Packard 30 UD Limousine

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30 UD Limousine





The Packard Model 30 frequently also called Model U, was a four-cylinder car built in several series from 1907-1912. Together with the smaller Model 18 (1908-1912) it was Packard's last four-cylinder automobile. Model 30 was Packard's lone offering for 1907 and 1908. It established Packard as a luxury car maker.

The Packard Model 30 was a four-cylinder car with both closed and open bodies. Open models, limousine and landaulet. Standard equipment included oil lamps, a tool kit, and two extra demountable rims. The closed cars also included speaking tubes, adjustable ventilators and a dome light that had a separate battery. There was a speedometer and an air-pressure gauge. Wheelbase was 123 1/2" for the standard chassis.

The Packard Model 30 had a water-cooled, 4-cylinder, T-head engine delivering 30 hp (N.A.C.C.) at 650 rpm. displacing 431.9 cubic inches (7078 cubic centimeters) with a bore 5 in. (127 mm) and a stroke of 5.5 in. (139.7 mm)

A plate clutch was blocked with the engine. Power was transmitted by a long shaft with universal joints to the 3-speed sliding-gear manual gearbox with reverse. This was located in a housing at the rear axle which also contained the differential. The car used shaft drive from the beginning although many other high-powered cars at this time relied on double-chain drive.

A longer wheelbase and larger wheels were part of the 1908 Model 30 (also referred to as the UA). The frame was lower to the ground. A bayonet-type locking radiator cap became standard, replacing the previous screw cap style. A new body style was introduced, the close-coupled touring with a one-person rumble seat.

In 1909, redesigned linkage in the transmission made it possible for the reverse gear to be activated with the regular gear-shift. Since 1904, all Packards had had a separate lever for the reverse gear.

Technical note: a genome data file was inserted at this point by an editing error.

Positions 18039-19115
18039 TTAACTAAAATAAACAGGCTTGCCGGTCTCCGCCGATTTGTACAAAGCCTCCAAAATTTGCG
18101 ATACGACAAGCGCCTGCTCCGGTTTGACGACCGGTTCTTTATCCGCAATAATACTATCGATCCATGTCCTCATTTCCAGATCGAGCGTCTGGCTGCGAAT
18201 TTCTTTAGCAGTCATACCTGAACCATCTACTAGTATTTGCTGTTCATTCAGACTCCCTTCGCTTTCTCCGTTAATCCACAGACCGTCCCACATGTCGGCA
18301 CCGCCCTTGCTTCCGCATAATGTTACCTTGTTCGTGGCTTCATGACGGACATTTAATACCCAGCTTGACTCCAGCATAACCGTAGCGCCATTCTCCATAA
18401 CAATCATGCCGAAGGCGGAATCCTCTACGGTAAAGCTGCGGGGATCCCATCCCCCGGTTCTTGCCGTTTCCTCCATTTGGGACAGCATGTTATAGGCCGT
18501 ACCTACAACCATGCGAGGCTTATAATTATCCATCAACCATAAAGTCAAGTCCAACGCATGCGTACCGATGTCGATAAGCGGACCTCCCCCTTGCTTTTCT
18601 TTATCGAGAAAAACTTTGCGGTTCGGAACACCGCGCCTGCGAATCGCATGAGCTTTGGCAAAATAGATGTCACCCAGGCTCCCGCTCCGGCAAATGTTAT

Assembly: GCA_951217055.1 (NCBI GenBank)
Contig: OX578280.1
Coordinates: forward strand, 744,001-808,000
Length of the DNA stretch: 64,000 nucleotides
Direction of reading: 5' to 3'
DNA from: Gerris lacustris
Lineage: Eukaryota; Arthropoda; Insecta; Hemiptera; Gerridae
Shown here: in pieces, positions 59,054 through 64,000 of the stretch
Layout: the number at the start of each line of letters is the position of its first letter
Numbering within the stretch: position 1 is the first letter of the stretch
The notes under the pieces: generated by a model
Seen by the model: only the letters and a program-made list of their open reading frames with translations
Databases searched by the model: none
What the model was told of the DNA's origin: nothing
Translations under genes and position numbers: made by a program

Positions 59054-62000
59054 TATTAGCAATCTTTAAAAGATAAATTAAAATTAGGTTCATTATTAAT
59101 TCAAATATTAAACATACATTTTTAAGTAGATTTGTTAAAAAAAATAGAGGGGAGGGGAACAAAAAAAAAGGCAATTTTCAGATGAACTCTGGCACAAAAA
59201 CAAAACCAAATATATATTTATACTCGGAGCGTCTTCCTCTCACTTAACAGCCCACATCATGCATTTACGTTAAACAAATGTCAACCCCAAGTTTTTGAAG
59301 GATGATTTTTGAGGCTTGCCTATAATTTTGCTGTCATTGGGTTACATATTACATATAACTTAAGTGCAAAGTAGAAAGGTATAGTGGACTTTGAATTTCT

Just a few changes in 1909 for the Model 30. The radiator was revised to a cellular type, and a four-gallon reserve gasoline tank was added. A new linkage assembly eliminated the necessity for the separate reverse lever that had been present on all Packards since 1904. The hooded front fenders were added, with mud guards placed between frame and running boards. UB was the designation for all body styles, except for the short wheelbase runabout that was designated UBS.

1910 changes for the Model 30 UC included replacement of the expanding ring clutch (which had been fitted for a half decade) with a dry plate type, and the addition of shock absorbers as standard equipment to smooth out the suspension. The front fenders were larger, the mud guards between them and the body deeper. Also bigger was the steering wheel, its wood rim now extending to the wheel's periphery and to part of the spokes. A phaeton body style was added.

The ladder-type frame used semi-elliptical leaf springs front and rear. Steering included now ball bearings instead of roller types, and featured a Pitman arm in front of the front axle.

Brakes were mechanical on the rear wheels only, working either by pedal (external contracting) or lever (internal expanding). Following the Owner's Manual, each was sufficient for stopping under normal conditions.

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